An older couple paying a visit to the temple for the last time in 2009.

Dimly lit streets, but not shady, were warm and inviting, and great for an evening stroll through town.

Above the doorways and on the doorsteps were many different kinds of creative bouquets and wreaths to greet the new year. They were made of all sorts of natural materials including bamboo, rice straw, pine branches, and folded paper.

Yasaka Pagoda carefully keeping watch over the sleepy houses and ryokans surrounding it. It was first built in 1191 but was burned and then reconstructed in 1440. Click here for photos of Kyoto in the 1910s.

The temples were much busier than the quiet winding streets. Many people came and went through the giant gates. In the past, it was the custom to come to the shrine and light a straw rope from the lanterns (or try to obtain a few embers) and go home to light the hearth for the first meal of the new year. Many people carried around these ropes which they were handing out freely. I doubt that they were lighting fires at home though.

We watched as sticks with prayers written on them were slowly burned in numerous lanterns.

Vendors were set up around the perimeters and sold everything from herbs to hamburgers.

Miniature candy apples. MMM.

I believe that most of all we enjoyed walking about and looking at cozy houses that evening. The warm lights that night showed off the artistic culture in the streets, revealing the beauty of their simplicity and history.

The Streets of Gion, Japan

They say, if you only have one day in Kyoto you should roam the streets of the Gion district. We took the advice and would agree. Temples and trinkets stores lined the narrow streets. Traditional architecture abounded. The atmosphere was rich.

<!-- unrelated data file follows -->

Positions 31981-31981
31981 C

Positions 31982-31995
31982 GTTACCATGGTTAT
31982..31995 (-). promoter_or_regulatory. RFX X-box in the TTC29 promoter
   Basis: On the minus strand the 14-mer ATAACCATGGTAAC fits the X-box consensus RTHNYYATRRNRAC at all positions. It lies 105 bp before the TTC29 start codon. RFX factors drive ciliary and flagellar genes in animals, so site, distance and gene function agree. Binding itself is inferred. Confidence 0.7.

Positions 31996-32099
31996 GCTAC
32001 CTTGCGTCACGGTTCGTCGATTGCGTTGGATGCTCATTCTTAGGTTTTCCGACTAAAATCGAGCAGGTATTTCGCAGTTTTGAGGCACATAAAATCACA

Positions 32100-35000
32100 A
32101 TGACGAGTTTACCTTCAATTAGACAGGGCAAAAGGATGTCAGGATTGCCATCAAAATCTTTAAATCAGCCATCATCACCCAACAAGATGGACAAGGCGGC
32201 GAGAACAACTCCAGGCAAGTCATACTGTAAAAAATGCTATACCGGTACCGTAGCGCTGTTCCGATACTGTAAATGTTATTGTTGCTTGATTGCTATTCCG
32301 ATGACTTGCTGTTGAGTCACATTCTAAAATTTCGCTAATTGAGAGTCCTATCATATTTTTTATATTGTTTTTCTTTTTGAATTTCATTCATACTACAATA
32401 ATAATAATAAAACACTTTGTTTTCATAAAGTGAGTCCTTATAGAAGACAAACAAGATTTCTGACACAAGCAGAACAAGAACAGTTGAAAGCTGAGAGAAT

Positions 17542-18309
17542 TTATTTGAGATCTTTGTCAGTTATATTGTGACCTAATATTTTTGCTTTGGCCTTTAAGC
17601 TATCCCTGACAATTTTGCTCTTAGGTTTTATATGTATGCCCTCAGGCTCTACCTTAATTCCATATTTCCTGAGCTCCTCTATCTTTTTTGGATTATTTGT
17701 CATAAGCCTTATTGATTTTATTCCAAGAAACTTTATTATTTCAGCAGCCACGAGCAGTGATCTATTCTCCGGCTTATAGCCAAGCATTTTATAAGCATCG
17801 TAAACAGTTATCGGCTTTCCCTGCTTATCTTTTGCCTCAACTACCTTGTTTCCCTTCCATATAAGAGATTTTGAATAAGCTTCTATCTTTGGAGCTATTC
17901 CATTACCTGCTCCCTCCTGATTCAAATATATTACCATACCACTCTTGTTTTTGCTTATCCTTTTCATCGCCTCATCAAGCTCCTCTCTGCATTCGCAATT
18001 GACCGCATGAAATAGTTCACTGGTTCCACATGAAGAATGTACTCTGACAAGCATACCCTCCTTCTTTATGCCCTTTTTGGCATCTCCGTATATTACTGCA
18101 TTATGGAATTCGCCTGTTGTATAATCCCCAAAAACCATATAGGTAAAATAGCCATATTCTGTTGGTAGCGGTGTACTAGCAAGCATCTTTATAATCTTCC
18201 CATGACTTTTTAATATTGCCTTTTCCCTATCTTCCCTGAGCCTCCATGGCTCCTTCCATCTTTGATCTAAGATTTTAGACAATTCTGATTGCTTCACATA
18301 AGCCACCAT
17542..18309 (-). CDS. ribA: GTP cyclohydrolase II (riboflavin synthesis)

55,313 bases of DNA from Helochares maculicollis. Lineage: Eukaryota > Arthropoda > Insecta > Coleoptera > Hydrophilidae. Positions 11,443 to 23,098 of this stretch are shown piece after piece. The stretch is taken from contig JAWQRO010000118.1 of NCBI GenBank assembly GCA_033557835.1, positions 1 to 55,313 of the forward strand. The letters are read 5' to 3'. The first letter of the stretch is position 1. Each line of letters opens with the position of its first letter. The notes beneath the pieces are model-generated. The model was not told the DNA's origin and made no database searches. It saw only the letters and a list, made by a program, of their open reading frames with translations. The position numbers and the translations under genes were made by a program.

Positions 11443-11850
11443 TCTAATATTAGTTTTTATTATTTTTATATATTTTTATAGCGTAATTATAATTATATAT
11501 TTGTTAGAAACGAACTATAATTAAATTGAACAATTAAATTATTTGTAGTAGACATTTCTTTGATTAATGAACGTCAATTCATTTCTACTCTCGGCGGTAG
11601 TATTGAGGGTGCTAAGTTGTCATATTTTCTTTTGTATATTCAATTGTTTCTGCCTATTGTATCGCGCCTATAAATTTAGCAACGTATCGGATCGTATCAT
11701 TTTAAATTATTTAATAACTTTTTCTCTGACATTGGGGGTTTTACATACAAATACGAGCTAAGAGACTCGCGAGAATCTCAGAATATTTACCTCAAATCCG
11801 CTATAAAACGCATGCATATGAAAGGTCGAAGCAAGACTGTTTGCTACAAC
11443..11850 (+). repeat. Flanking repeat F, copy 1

We wondered into a temple yard. It appeard to be a type of cemetary or moseleum.

I am sure that we looked like curious tourists as we peeked around corners and into doorways. Many people came and went offering sacrifices of insence and tossing coins into the wooden boxes infront of the statue of buddah.

One young boy interested in the fire and insence, much like myself.

A pretty tight graveyard. I believe all of the markers were for cremations as there was no space to bury a casket here.

On down the street we went. Stopping at a small place for lunch.

An excellent bowl of noodles was what we had. Udong, as they are called in Japan and Korea. We found them to be a staple at the restraunts. Also are also an affordable alternitive to many pricy options.

Chelsie inspects, tastes, and buys a box of cinnamon rice cakes. There were many to try. Bean, pumpkin, green tea, peach, strawberry and more. You were given a nice glass of green tea upon entering the store. Such fun shopping in Gion.

Busy streets are a great place to people watch.

Trinkets including stationary, stamps, pottery, chopsticks, fans, masks, banners, and many other forms of art could be exchanged for a few yen. We settled on some delicate blue bowls.

Chelsie and Amber pause amongst the bustle to smile .

Thanks for pushing the button Amber. It was great to have you along.

Gion is the origional Gaisha district, and although it is very rare and unusual to spot a real Gaisha, who have dwindled in number, you occasionally see young ladies who have payed to be dressed up in the traditional attire. They kindly posed for a candid shot.

As evening came we began to see people hurredly prepare for the New Years celebrations.

There were a plethera of lanterns hung on the temples waiting to be lit once dusk fell.

Chelsie found the largest.

A group of young ladies dressed up were touring the temple. We took some pictures for them, and then they wanted our picutres with them as well.

The above photo is of prayer wheels. Traditionally the mantra, a group of words that are considered capable of "creating transformation", is written in Sanskrit on the wheel. According to the Tibetan Buddhist tradition, spinning such a wheel will have much the same meritorious effect as orally reciting the prayers. For more on these wheels click here.